Apps That Encourage AAC (Using Technology for People Who Are Nonverbal to Communciate): Part One
I love apps! I am actually obsessed with apps! I run my business with apps and my iPads and I love using apps in therapy.
Apps are great for encouraging kids and adults to practice and use their AAC systems. While you can use almost any app to encourage AAC, these are some of the apps that I particularly like using in speech therapy for AAC use.
There are quite a few skills that are really important to work on when using AAC. These include motor skills and speech/language skills. There are so many apps that help with these skills but it is very hard to navigate the app market,
Here are a few of my very favorite apps that help kids learn cause and effect!
CAUSE AND EFFECT APPS:
Cause and effect is a skill that you hear a lot about. It is one of the skills most people agree is essential for a child to learn for expressive communication.
Many children and adults who are nonverbal do not have the ability to cause an effect on the world. Because of this, they do not learn the skill of cause and effect. It is not necessarily a cognitive issue. It is frequently an issue of lack of exposure.
It is important to determine if the child or adult understands cause and effect and has it cemented as a mastered skill. Cause and Effect is a base for many other skills they need to learn.
Cause and effect is simply doing something and making something else happen. If you push a button, the toy turns on. If you switch a light switch, the light turns on. It is a very important concept to understand.
Typically developing babies and small children learn this while they are playing with toys. Many of our kids cannot play with toys because of their motor impairments.
Therefore, they have never gotten a chance to learn cause and effect. Some kids with autism or other disorders just have not quite put it together and do not understand that they have an effect on the world. Sometimes this is because their behaviors are different from the typically developing child. When they do something, they do not get the effect that they planned on. They have difficulty moving their bodies so every time they do something, something different happens. Their movements are inconsistent so the results are inconsistent.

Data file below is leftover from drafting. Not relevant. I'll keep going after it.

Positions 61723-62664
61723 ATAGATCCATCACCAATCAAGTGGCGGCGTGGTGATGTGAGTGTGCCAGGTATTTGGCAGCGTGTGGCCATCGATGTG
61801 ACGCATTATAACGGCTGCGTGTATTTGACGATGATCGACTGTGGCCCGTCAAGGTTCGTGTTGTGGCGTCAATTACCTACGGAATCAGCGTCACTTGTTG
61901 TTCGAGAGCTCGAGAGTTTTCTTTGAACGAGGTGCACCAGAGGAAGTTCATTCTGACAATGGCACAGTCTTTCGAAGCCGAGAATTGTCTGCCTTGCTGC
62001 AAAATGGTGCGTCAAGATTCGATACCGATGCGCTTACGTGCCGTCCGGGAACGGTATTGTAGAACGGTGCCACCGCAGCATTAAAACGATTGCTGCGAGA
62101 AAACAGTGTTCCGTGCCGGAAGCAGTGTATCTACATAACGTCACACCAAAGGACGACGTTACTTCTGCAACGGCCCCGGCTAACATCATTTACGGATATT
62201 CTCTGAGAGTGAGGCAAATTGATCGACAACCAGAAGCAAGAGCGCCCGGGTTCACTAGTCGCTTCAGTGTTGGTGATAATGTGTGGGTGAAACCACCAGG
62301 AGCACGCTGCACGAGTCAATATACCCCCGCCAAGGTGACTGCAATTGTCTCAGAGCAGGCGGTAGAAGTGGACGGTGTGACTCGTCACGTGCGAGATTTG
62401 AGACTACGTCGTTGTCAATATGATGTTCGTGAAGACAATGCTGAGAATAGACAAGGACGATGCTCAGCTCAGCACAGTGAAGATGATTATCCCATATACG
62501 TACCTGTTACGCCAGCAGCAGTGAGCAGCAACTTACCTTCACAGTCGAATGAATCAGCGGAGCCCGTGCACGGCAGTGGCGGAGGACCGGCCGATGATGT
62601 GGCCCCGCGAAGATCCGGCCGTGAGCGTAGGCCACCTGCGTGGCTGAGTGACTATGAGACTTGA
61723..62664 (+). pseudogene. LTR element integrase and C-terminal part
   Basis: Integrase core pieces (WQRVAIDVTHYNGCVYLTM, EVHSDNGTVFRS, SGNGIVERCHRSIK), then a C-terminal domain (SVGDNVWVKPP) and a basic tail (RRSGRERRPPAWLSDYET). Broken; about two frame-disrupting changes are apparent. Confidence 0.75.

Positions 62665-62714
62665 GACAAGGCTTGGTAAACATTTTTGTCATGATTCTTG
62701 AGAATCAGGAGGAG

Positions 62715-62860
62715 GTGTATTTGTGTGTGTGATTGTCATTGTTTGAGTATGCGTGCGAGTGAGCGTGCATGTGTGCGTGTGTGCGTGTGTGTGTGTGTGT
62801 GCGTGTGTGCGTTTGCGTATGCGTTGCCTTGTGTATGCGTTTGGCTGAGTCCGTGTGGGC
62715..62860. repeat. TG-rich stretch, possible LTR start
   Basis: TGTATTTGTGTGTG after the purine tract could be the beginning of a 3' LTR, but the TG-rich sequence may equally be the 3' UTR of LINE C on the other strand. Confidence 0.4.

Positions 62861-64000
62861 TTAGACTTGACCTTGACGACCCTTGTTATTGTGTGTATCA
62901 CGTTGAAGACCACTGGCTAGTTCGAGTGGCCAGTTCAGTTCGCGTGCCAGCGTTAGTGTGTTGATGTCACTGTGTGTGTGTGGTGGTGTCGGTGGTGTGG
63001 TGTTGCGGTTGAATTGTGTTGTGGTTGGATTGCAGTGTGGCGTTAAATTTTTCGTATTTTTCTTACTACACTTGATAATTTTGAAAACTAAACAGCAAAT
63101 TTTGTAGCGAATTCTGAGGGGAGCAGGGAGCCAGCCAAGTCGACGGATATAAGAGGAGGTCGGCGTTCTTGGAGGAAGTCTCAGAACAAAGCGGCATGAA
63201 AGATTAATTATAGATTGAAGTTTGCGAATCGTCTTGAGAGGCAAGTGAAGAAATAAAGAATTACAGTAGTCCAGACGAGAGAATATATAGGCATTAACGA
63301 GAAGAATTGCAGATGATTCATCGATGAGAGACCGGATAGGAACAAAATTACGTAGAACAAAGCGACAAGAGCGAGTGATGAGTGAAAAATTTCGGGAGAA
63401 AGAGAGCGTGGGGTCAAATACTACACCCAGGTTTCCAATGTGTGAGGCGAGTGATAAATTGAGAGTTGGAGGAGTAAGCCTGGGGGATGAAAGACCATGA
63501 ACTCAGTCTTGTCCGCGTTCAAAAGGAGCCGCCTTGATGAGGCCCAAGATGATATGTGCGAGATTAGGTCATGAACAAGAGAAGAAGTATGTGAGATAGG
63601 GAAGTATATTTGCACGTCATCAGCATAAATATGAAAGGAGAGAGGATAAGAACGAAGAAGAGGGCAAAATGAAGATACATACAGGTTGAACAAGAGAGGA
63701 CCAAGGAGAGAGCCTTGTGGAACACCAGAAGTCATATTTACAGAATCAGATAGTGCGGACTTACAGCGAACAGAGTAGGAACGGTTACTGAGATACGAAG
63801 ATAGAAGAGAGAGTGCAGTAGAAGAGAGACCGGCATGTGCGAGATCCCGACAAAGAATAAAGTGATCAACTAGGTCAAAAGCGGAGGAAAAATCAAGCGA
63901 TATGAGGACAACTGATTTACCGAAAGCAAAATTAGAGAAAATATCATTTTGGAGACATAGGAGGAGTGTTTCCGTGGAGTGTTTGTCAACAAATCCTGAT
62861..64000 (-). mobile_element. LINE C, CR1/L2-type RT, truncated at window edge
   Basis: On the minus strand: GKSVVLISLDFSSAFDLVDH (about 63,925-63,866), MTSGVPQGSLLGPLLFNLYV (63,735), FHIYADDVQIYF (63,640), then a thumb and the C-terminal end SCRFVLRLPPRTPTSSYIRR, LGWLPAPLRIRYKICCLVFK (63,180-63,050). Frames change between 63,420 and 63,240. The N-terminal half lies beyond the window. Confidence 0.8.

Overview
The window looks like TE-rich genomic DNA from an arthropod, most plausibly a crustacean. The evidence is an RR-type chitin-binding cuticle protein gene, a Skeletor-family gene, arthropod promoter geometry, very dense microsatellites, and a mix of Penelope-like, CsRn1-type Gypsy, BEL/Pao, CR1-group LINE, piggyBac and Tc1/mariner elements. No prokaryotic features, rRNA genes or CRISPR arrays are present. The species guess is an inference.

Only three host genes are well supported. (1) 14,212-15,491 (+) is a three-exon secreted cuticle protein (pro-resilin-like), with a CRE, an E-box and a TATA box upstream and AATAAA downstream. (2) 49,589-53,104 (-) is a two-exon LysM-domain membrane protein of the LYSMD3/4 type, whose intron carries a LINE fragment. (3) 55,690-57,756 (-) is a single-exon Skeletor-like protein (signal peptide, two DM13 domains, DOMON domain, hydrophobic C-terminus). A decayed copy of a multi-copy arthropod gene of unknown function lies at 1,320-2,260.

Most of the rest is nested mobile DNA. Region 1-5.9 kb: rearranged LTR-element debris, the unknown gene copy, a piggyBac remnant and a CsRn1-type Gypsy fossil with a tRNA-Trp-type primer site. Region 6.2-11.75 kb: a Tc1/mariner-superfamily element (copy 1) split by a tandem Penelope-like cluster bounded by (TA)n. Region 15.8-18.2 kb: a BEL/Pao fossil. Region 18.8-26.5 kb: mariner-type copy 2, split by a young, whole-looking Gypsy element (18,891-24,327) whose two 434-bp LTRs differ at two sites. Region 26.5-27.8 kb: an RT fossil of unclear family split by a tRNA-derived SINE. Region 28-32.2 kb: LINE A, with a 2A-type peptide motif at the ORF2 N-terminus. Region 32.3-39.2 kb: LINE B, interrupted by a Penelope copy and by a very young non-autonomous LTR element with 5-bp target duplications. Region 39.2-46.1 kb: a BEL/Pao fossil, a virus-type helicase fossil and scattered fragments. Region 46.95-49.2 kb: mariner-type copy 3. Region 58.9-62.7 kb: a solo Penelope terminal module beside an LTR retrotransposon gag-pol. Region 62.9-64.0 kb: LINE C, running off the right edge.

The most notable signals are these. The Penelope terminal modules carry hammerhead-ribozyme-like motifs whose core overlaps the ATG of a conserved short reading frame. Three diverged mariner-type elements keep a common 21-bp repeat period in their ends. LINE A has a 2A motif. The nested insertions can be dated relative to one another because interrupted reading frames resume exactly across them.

There are a few apps that help teach cause and effect.
Baby Rattle Toy is a great app for cause and effect. It is by the developer, SelenaSoft, Inc. It is one of my very favorite apps. This app is simply a star that moves around the screen. When you tap the star, it moves faster. If you hit any place else on the screen, animals pop up. The child learns when they hit the screen, something happens and that they caused the action.
Photo Buttons by Sensory Smoothie is another great app. This was developed by a speech pathologist. It is great for cause and effect. It is a little more complex than Baby Rattle Toy. This app has buttons that pop up on the screen when you tap the screen. Then if you tap the button, it will turn over and say a word. This is a great app to also use for vocabulary development. You can customize all of the buttons, and as they turn over, the child will learn different words. I also use it for articulation therapy. For instance, if a child is working on “R” words, I can customize this app so all the buttons have “R” words on them. When they turn the buttons over, they hear an “R” word and can then repeat it.
Cause and Effect Sensory Light Box by Cognable is another great app. This one is great for kids who love different types of lights. As you touch the screen, the screen lights up in different patterns and in different colors. It’s a simple app, but it does have a lot of options of different types of lights, and kids and adults love it. They learn that when they touch the screen, the screen lights up. They are causing that action.
To find more tips and tricks for encouraging AAC and helping your child use technology to communicate, read my book Talking With Tech: Solutions for Children and Adults Who Are Nonverbal
I would love to work with you or your school district to help your child communicate effectively! Click here for more information!
Come back for Part Two later this week!